# Best practice for variational inference of covariance matrices

I would like to infer covariance matrices using variational inference while maintaining control over the variational family (i.e. not using auto guides). As (inverse) Wishart distributions aren’t yet available, I’ve been using a scale/correlation decomposition in the model like so (the gamma prior of course needs replacing with something more flexible).

``````# p is the number of dimensions of the covariance matrix.

def model():
# Sample the scales of the covariance matrix.
d = dist.Gamma(1, 1).expand([p]).independent(1)
scale = pyro.sample('scale', d)

# Sample the correlation matrix.
d = dist.LKJCholesky(p, 1)
cholesky_corr = pyro.sample('cholesky_corr', d)

# Evaluate the Cholesky decomposition of the covariance matrix.
cholesky_cov = cholesky_corr * torch.sqrt(scale[:, None])

# Rest of model goes here...
``````

In the guide, I’ve used a transformed distribution for the correlation matrix like so.

``````def guide():
# Parametrise the variational distribution for the scales.
concentration = pyro.param('scale_concentration', 10 * torch.ones(p),
constraint=dist.constraints.positive)
rate = pyro.param('scale_rate', 10 * torch.ones(p),
constraint=dist.constraints.positive)
d = dist.Gamma(concentration, rate).independent(1)
scale = pyro.sample('scale', d)

# Parametrise the variational distribution for the covariance.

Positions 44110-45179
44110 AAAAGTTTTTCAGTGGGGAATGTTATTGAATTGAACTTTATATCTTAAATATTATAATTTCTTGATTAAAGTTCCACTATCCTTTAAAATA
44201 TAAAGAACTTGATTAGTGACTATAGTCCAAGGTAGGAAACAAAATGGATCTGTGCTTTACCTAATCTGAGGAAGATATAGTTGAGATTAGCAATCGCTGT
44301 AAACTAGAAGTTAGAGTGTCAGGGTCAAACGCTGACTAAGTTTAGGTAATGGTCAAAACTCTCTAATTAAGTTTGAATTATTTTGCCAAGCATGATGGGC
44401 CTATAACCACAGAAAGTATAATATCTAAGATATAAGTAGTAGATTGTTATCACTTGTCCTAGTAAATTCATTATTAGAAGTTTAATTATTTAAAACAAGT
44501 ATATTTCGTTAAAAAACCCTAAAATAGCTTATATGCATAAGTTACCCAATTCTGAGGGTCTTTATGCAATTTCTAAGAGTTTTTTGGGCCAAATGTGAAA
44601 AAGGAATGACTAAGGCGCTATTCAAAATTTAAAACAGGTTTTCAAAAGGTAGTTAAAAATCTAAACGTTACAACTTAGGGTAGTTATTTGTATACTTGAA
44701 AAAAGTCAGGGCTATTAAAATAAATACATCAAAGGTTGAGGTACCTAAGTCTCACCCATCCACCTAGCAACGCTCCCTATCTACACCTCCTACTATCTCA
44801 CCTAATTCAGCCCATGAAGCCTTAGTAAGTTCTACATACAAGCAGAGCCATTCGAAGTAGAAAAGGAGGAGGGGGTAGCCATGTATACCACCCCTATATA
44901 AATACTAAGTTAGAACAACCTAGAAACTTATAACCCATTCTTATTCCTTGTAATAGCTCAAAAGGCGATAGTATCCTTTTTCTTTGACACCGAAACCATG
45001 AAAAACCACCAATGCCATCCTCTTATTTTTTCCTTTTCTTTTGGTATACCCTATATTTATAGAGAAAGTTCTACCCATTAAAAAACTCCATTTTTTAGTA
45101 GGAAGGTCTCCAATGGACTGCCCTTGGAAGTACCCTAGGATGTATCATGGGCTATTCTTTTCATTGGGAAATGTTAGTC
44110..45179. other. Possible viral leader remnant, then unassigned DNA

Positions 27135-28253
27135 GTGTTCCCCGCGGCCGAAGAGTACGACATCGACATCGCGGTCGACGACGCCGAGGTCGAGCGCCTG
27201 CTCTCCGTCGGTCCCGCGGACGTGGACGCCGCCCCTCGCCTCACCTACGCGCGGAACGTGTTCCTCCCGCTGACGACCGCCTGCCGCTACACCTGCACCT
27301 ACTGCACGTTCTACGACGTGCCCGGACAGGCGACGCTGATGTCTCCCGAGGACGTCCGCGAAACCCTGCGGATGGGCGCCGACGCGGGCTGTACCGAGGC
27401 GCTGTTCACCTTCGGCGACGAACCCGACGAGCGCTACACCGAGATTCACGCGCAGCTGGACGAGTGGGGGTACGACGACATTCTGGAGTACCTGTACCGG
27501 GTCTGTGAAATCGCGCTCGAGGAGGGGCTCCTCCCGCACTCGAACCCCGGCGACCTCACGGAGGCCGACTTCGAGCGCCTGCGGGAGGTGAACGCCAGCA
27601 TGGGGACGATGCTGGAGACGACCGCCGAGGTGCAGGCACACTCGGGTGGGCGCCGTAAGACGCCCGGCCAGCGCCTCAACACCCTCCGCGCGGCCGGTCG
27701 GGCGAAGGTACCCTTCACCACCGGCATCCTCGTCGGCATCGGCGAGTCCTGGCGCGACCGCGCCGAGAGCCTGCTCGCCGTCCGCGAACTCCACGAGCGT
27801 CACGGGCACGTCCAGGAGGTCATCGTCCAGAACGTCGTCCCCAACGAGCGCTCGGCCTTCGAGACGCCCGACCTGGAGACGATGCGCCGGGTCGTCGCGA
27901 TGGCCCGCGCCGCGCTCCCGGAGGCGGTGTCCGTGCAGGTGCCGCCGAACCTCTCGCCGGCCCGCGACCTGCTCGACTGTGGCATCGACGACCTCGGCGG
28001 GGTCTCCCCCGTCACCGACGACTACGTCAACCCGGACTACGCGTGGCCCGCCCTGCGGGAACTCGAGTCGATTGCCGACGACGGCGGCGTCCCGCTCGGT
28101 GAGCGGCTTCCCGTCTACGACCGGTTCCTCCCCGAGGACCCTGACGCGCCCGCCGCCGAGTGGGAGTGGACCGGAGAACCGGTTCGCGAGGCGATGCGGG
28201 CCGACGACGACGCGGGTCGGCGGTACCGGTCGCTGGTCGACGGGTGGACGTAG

q = p * (p - 1) // 2  # Number of parameters needed to parametrise a correlation matrix.
loc = pyro.param('cholesky_corr_loc', torch.zeros(q))
cov = pyro.param('cholesky_corr_cov', 1e-2 * torch.eye(q),
constraint=dist.constraints.positive_definite)
d = dist.MultivariateNormal(loc, cov)
d = dist.TransformedDistribution(d, dist.transforms.CorrCholeskyTransform())
cholesky_corr = pyro.sample('cholesky_corr', d)

# Rest of guide goes here...
``````

This seems to work fine as I can infer the covariance of a multivariate Gaussian (see below), but are there better/easier approaches than the above? I like your approach. We don’t know about the posterior of covariance matrix so we use SVI and approximate the base distribution `d = CorrCholeskyTransform.inv(posterior_of_correlation_matrix)`. You are flexible to choose a variational distribution for `d` (in your case, you choose MVN). You can make that variational distribution more complicated if you want but I feel that MVN (or just simply diagonal normal) is already good.

Even if Wishart distribution is available, we need to use an assumption that the posterior can be approximated by a Wishart distribution. I just feel that it is a strong (but maybe convenient) assumption.

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